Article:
Elias departs Perkins Coie, as firm says will continue political law practice

The office of the law firm Perkins Coie in Washington, D.C., May 10, 2021. REUTERS/Andrew Kelly
  • Elias Law Group will represent candidates, party committees, support Democrats
  • Perkins Coie brought in $46 million from candidates, PACs, FEC data shows

Famed election rights lawyer Marc Elias has departed Perkins Coie to strike out on his own, as the law firm said it would continue advising clients on campaign finance and other political matters.

Elias, 10 other Perkins Coie partners and three counsel left the firm to form Elias Law Group, Perkins Coie announced Sunday. The new Washington, D.C.-based firm, which will also have an office in Perkins Coie's hometown of Seattle, will represent candidates, party committees, political committees, nonprofit organizations, entities and voters. It will also back Democratic candidates and supporting voting rights.

Some observers said they believe the new firm will allow Elias, a Democrat, and his colleagues to take on more work than they could at Perkins Coie, something Elias alluded to in his statement: "The formation of Elias Law Group will allow us to more fully engage in representing our clients in the political process at this unique moment in history."

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Elias served as the general counsel for Hillary Clinton's 2016 presidential campaign. On Monday, Clinton shared the news about the launch of the Elias Law Group on Twitter, writing, "Thrilled to see one of our mightiest warriors for voting rights expand his practice."

During the 2020 presidential campaign cycle, Elias quarterbacked the Biden campaign's state-level litigation team, pushing back against false claims by former President Donald Trump and others that the election had been rigged. He has also challenged Republican-backed restrictions on voting.

Perkins Coie said it will continue providing businesses, nonprofits and individuals with legal compliance and compliance services on matters like campaign finance, lobbying disclosure and ethics.

"Both the firm and the group’s leaders agree that the logical next step in the group’s evolution is to form an independent firm that can build on the work for which it has become so well-known," firmwide managing partner Bill Malley said in a statement.

Rebecca Gordon, who advises clients on lobbying disclosures, will lead Perkins Coie's corporate political activities practice, the firm said. Additionally, the firm said it's keeping partners Bruce Spiva, the managing partner of its D.C. office, and Brian Svoboda, a 24-year veteran of ethics and campaign finance law.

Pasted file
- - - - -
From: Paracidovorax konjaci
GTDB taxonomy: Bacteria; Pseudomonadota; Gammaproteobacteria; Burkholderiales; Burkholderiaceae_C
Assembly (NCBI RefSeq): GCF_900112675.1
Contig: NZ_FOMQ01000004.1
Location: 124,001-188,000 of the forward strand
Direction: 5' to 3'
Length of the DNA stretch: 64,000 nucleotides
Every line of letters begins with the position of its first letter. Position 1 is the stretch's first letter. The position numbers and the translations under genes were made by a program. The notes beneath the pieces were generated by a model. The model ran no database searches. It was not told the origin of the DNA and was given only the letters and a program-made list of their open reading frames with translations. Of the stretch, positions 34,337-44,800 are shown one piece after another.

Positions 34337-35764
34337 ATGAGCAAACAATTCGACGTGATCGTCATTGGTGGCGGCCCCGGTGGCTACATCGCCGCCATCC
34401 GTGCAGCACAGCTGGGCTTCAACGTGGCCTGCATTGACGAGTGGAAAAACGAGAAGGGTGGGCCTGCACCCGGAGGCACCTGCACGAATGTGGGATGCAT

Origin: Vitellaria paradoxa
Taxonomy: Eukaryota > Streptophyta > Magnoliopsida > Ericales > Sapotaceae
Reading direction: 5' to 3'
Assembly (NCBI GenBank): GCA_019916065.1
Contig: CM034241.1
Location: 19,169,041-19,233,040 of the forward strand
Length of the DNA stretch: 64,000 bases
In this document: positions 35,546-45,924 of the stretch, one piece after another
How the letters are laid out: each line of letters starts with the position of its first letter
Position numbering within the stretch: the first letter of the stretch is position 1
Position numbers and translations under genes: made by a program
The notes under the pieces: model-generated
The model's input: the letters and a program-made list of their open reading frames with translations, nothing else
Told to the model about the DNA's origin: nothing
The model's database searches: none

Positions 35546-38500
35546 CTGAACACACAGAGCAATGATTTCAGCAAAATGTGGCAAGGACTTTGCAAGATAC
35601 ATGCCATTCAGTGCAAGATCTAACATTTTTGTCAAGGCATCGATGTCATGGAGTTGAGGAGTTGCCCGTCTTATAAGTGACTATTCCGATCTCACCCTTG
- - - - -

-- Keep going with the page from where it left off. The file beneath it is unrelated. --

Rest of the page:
Perkins Coie's political law practice is a moneymaker. Last year, the firm raked in $46 million from candidates, party committees, political action committees and other entities, according to Federal Elections Commission data.

But three industry observers expressed doubt that Elias and his team's departure would translate into a substantial financial hit for the firm. Perkins Coie last year generated a total $1 billion in revenue, according to financial data collected by ALM Media.

"It’s not a significant financial loss," said Jan Baran, a partner at Holtzman Vogel who previously served as general counsel for George H.W. Bush's presidential campaign and the Republican National Committee, regarding the departure of Elias and his team.

At the same time, Baran said the Elias Law Group stands to be more profitable per partner than the 1,200-lawyer Perkins Coie because of how much smaller it is. Elias and a representative for Perkins Coie did not respond to requests for comment.

Apart from Elias, the other lawyers who have joined the new firm are Jon Berkon, Aria Branch, Hannah Eaves, Elisabeth Frost, Tyler Hagenbuch, Rachel Jacobs, Abha Khanna, Kate Sawyer Keane, Katherine LaBeau, Jackie Lopez, Uzoma Nkwonta, Ezra Reese, Ben Stafford and Graham Wilson.

EDITOR'S NOTE: This story has been updated with comments from Holtzman Vogel partner Jan Baran.

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David Thomas reports on the business of law, including law firm strategy, hiring, mergers and litigation. He is based out of Chicago. He can be reached at d.thomas@thomsonreuters.com and on Twitter @DaveThomas5150.